Difference between revisions of "1996 USAMO Problems/Problem 1"

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===Solution 2===
 
===Solution 2===
 
Notice that for every <math>n\sin n^\circ</math> there exists a corresponding pair term <math>(180^\circ - n)\sin{180^\circ - n} = (180^\circ - n)\sin n^\circ</math>, for <math>n</math> not <math>90^\circ</math>. Pairing gives the sum of all <math>n\sin n^\circ</math> terms to be <math>90(\sin 2^\circ + \sin 4^\circ + ... + \sin 178^\circ)</math>, and thus the average is <cmath>S = (\sin 2^\circ + \sin 4^\circ + ... + \sin 178^\circ). (*)</cmath> We need to show that <math>S = \cot 1^\circ</math>. Multiplying (*) by <math>2\sin 1^\circ</math> and using sum-to-product and telescoping gives <math>2\sin 1^\circ S = \cos 1^\circ - \cos 179^\circ = 2\cos 1^\circ</math>. Thus, <math>S = \frac{\cos 1^\circ}{\sin 1^\circ} = \cot 1^\circ</math>, as desired.
 
Notice that for every <math>n\sin n^\circ</math> there exists a corresponding pair term <math>(180^\circ - n)\sin{180^\circ - n} = (180^\circ - n)\sin n^\circ</math>, for <math>n</math> not <math>90^\circ</math>. Pairing gives the sum of all <math>n\sin n^\circ</math> terms to be <math>90(\sin 2^\circ + \sin 4^\circ + ... + \sin 178^\circ)</math>, and thus the average is <cmath>S = (\sin 2^\circ + \sin 4^\circ + ... + \sin 178^\circ). (*)</cmath> We need to show that <math>S = \cot 1^\circ</math>. Multiplying (*) by <math>2\sin 1^\circ</math> and using sum-to-product and telescoping gives <math>2\sin 1^\circ S = \cos 1^\circ - \cos 179^\circ = 2\cos 1^\circ</math>. Thus, <math>S = \frac{\cos 1^\circ}{\sin 1^\circ} = \cot 1^\circ</math>, as desired.
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<math>\Box</math>
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===Solution 3 (Very long and detailed)===
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Make the sum of the numbers equal <math>x</math>. Now, <math>2\sin{2^\circ}+4\sin{4^\circ}+...+180\sin{180^\circ}=x</math> the average of these numbers is <math>\frac{x}{90}</math>.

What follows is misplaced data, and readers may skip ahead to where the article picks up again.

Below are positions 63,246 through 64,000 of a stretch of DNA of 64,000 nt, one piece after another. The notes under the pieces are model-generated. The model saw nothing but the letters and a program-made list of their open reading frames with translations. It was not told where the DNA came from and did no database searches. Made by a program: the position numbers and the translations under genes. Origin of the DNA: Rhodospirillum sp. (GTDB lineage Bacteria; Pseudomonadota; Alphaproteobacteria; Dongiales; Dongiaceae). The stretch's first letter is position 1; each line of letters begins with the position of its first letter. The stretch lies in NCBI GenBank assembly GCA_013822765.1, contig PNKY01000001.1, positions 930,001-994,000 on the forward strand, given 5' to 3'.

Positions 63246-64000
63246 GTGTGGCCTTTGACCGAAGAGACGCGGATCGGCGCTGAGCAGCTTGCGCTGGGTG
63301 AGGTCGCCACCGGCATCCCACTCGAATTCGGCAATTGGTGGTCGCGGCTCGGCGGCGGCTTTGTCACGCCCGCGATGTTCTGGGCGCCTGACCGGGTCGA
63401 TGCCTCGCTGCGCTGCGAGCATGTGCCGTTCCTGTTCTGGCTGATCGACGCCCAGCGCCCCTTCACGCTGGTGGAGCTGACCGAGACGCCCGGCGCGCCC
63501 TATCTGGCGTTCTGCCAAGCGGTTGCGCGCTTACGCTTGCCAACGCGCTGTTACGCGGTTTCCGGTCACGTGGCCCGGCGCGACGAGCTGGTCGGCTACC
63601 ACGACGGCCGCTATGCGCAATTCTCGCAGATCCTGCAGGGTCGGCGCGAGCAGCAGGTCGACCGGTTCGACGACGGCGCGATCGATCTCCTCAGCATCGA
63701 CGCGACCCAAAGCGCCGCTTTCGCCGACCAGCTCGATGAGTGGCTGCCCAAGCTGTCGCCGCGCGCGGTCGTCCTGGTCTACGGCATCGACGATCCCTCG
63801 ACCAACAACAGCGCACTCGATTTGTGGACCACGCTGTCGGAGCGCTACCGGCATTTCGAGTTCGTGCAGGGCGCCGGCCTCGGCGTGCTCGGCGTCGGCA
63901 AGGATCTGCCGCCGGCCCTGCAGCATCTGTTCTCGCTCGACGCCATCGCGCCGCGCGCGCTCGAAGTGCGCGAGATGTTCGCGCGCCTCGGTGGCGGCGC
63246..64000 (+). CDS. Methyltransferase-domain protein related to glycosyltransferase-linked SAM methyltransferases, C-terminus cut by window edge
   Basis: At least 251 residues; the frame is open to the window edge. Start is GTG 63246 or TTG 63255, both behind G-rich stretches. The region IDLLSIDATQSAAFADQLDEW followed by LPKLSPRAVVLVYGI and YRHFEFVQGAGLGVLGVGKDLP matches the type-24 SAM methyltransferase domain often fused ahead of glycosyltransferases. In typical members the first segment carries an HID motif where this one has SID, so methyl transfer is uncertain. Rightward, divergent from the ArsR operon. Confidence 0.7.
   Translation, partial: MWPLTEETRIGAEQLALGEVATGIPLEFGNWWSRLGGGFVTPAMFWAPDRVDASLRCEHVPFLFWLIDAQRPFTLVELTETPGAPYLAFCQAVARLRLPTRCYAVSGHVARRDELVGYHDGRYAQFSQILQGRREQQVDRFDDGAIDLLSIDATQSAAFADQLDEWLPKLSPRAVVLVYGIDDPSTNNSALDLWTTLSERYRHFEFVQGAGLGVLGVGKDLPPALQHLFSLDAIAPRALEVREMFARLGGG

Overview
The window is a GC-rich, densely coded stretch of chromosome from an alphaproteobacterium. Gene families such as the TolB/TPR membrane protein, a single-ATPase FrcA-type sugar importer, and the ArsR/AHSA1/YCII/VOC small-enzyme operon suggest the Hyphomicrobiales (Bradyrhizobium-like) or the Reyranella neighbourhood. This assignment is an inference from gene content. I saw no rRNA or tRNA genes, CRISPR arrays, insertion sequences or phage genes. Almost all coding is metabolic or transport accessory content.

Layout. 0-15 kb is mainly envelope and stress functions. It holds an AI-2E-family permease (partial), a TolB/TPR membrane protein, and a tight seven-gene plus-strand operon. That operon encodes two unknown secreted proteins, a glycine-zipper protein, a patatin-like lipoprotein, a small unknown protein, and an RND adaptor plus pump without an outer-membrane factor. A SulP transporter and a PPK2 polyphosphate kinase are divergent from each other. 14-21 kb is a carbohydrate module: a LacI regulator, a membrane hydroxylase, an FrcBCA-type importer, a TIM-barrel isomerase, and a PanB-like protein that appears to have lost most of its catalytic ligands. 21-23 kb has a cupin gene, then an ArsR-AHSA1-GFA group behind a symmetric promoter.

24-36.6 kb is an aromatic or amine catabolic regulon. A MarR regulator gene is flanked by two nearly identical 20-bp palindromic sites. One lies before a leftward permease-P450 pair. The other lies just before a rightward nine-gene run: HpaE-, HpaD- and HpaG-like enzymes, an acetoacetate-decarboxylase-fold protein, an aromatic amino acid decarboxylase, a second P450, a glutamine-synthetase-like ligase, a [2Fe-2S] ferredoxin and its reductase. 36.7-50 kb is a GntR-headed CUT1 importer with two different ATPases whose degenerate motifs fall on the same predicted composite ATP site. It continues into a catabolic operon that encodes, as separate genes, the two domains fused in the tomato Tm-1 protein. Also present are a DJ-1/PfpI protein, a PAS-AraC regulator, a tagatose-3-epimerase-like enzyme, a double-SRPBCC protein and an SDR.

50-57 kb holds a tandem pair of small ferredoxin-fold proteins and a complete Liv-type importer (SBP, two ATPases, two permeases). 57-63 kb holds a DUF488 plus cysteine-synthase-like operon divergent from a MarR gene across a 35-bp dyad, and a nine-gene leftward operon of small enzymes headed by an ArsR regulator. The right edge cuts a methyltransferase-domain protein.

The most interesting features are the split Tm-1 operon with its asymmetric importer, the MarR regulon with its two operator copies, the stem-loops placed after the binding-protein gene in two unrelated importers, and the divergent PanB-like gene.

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We know that <math>180\sin{180^\circ}=0</math>, so we can eliminate that term and use the identity, <math>\sin(\theta)=\sin(180-\theta)</math> to get
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<math>x=(2\sin{2^\circ}+178\sin{2^\circ})+...+(88\sin{88^\circ}+92\sin{22^\circ})+90\sin{90^\circ}</math>
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Or, <math>x=180(\sin{2^\circ}+\sin{4^\circ}+\sin{6^\circ}+...+\sin{88^\circ})+90</math>
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Pairing the terms up, using sum-product identity, and simplifying, yields: <math>x=180\sqrt 2 (\sin47^\circ + \sin49^\circ + \ldots + \sin89^\circ)+ 90</math>.
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After dividing both sides by <math>90</math>, you get: <math>\frac{x}{90}=2\sqrt 2 (\sin47^\circ + \sin49^\circ + \ldots + \sin89^\circ) + 1=\frac{\cos{1^\circ}}{\sin{1^\circ}}</math>.
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Now we have to prove that <math>2\sqrt 2 (\sin47^\circ + \sin49^\circ + \ldots + \sin89^\circ) + 1=\frac{\cos{1^\circ}}{\sin{1^\circ}}</math>.
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Multiply both sides by <math>\sin{1^\circ}</math> to get <math>\cos{1^\circ}=2\sqrt{2}(\sin{1^\circ}\sin{47^\circ}+\sin{1^\circ}\sin{49^\circ}+...+\sin{1^\circ}\sin{89^\circ})+\sin{1^\circ}</math>.
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After applying product-sum identities, you get <math>\cos{1^\circ}=\sqrt{2}[(\cos{46^\circ}-\cos{48^\circ})+(\cos{48^\circ}-\cos{50^\circ})+...+(\cos{88^\circ}-\cos{90^\circ})]+\sin{1^\circ}</math>.
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This is just <math>\cos{1^\circ}=\sqrt{2}(\cos{(1^\circ+45^\circ}))+\sin{1^\circ}</math>.
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After applying angle addition formulas, you get: <math>\cos{1^\circ}=\sqrt{2}(\cos{1^\circ}\cos{45^\circ}-\sin{1^\circ}\sin{45^\circ})+\sin{1^\circ}</math>.